Most of the time, “indescribable” isn't meant as praise. Cafeteria mystery meat is indescribable. Congress' current environmental policies? Good luck describing those! But in the case of “Traces,” which opens the Performing Arts Center's Broadway Lights Series, I can't adequately describe what I saw without going over every scene in tedious detail.
Suppose I say one of five acrobats climbs a freestanding pole by swirling around it higher and higher, then plunges face downward toward the floor and stops a few inches short of turning his head into pudding. I've made it seem as exciting and mysterious as I can, but I haven't caught the gasp-inducing moment.
Or suppose I tell you that one grabs a paperback book and plops into a battered chair on rollers, then performs a pas de deux that puts her on, over, under and next to it, smiling all the while as though intercourse with this intractable cushioned companion were quite natural. It's much funnier to see this silliness.
I struggle even to classify the performance. After a raucous entrance to hard rock music and pulsating lights, modern dance elements emerged in the pushing, coaxing, semi-romantic pairing of Héloïse Bourgeois and Will Underwood. Even the more acrobatic parts of the show – solo trapeze work, tumbling, movement inside and around a giant rolling hoop – conformed to Paul Taylor's belief that dance can come out of extensions of the body's everyday movements. (If you could call the things these 20-something athletes do “everyday movements.”) There's a skateboard number that sets the quintet sliding and rolling in patterns, dipping under or leaping over each other, and I have to apply the noun “ballet.”
The audience alternated between “wooo-hooo” reception of the stunning gymnastic work and silent approval of the quieter, purely dancelike moments. (A balcony full of Charlotte-Mecklenburg middle-schoolers, many seeing their first theatrical performance, was rapt. “Traces” will never play before a tougher audience.)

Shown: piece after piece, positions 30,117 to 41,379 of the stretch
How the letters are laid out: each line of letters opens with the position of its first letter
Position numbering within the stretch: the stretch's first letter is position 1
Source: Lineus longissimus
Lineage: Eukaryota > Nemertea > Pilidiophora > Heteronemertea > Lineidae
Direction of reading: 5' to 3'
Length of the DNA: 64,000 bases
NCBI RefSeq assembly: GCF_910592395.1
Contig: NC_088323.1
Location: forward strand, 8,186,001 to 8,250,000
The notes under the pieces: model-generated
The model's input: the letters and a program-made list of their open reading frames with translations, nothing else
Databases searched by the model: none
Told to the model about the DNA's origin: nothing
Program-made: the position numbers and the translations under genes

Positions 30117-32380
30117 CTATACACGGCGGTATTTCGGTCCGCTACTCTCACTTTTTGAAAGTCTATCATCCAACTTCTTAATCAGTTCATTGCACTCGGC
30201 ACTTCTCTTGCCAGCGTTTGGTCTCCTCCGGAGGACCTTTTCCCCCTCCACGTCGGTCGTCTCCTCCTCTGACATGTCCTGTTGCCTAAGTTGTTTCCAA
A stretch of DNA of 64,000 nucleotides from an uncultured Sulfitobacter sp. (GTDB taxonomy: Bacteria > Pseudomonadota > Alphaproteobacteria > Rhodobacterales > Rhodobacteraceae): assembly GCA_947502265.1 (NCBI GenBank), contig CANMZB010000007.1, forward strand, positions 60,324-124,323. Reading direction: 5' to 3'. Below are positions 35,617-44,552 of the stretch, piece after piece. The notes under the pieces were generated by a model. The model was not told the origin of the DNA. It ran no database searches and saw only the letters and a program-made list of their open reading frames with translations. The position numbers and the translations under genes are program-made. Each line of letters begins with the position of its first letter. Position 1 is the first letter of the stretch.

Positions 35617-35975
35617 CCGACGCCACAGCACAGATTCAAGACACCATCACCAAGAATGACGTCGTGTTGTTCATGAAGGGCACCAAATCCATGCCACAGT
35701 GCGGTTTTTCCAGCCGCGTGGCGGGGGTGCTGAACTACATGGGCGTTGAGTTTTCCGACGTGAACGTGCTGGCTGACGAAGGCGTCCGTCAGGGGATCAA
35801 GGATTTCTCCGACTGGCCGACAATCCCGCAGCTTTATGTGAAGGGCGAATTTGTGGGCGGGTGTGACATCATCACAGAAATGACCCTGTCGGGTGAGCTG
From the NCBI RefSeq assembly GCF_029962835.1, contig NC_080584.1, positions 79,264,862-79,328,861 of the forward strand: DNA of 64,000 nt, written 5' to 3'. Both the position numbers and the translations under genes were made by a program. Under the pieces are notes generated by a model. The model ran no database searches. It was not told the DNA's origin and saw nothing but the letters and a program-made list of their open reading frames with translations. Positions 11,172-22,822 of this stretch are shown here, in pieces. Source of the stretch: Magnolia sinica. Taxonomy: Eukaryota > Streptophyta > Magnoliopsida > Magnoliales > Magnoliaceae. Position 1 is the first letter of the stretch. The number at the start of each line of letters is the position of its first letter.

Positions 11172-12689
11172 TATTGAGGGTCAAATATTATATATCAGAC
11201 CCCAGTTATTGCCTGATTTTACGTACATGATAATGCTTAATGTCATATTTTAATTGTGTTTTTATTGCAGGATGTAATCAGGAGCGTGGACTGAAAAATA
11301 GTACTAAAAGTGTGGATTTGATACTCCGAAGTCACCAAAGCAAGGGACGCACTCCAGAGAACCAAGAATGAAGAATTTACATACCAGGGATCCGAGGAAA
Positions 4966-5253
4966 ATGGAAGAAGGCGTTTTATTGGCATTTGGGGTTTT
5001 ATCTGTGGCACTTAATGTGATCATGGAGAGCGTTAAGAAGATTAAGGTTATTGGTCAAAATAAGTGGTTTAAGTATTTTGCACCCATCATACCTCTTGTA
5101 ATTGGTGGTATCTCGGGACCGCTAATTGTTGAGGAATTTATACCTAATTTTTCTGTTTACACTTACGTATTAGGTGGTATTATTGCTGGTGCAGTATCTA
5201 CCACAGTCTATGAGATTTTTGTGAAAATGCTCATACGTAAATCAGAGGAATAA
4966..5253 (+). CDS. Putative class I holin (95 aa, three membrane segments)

Those of us in the crowd weren't always sure how to respond: Did it really help the performers if we clapped rhythmically before they attempted a difficult stunt? One fellow onstage clapped along, so maybe it did.
The show is based loosely on the premise that these five people have gathered in a makeshift shelter before a coming apocalypse and are determined to leave a record of their passing – with us, presumably – by revealing their talents and personalities. But while the premise gives all five a chance to talk to us and share stories that are apparently from their real-life pasts, we can't call them defined characters.
They share certain skills: All play the piano, all cartwheel or flip or pinwheel through the air, all make marvelous use of those freestanding poles, all take part in an impromptu basketball-tossing routine that echoes the relaxed goofiness of the Harlem Globetrotters.
Yet they also have defined strengths: Brothers Francisco and Raphael Cruz excel at hand-to-hand acrobatics, Brad Henderson rolls blithely around inside his large single hoop, Bourgeois does a trapeze turn on a looped rope extended from the ceiling, and she and Underwood partner in a balancing act.
The company covers every visible inch of the smallish McGlohon stage and uses offstage space for a few sound effects. (The show may change slightly over the next six weeks, as the five get thoroughly comfortable in that space.)
Actors drift to the back of the stage and remain visible when they're not in the spotlight; they seem to be writing or drawing or sipping on water bottles, as if everything that went on were done casually, as much for their pleasure as ours. They also make sure they have each others' backs in tricky routines; they make no attempt to pretend nothing can go wrong.
Most opulent, three-ring circuses want to dazzle us with tricks that seem impossibly difficult: We're meant to goggle at performers whose abilities are obviously far beyond our own.
But the performers in “Traces” have an easygoing air, as if they were mere mortals like ourselves who simply spent more time rehearsing. Occasionally, a trick didn't work Wednesday night; they repeated it patiently until it did, and the audience applauded both their doggedness and their ultimate success. They were our friends by then, not distant gods, and we had their backs, too.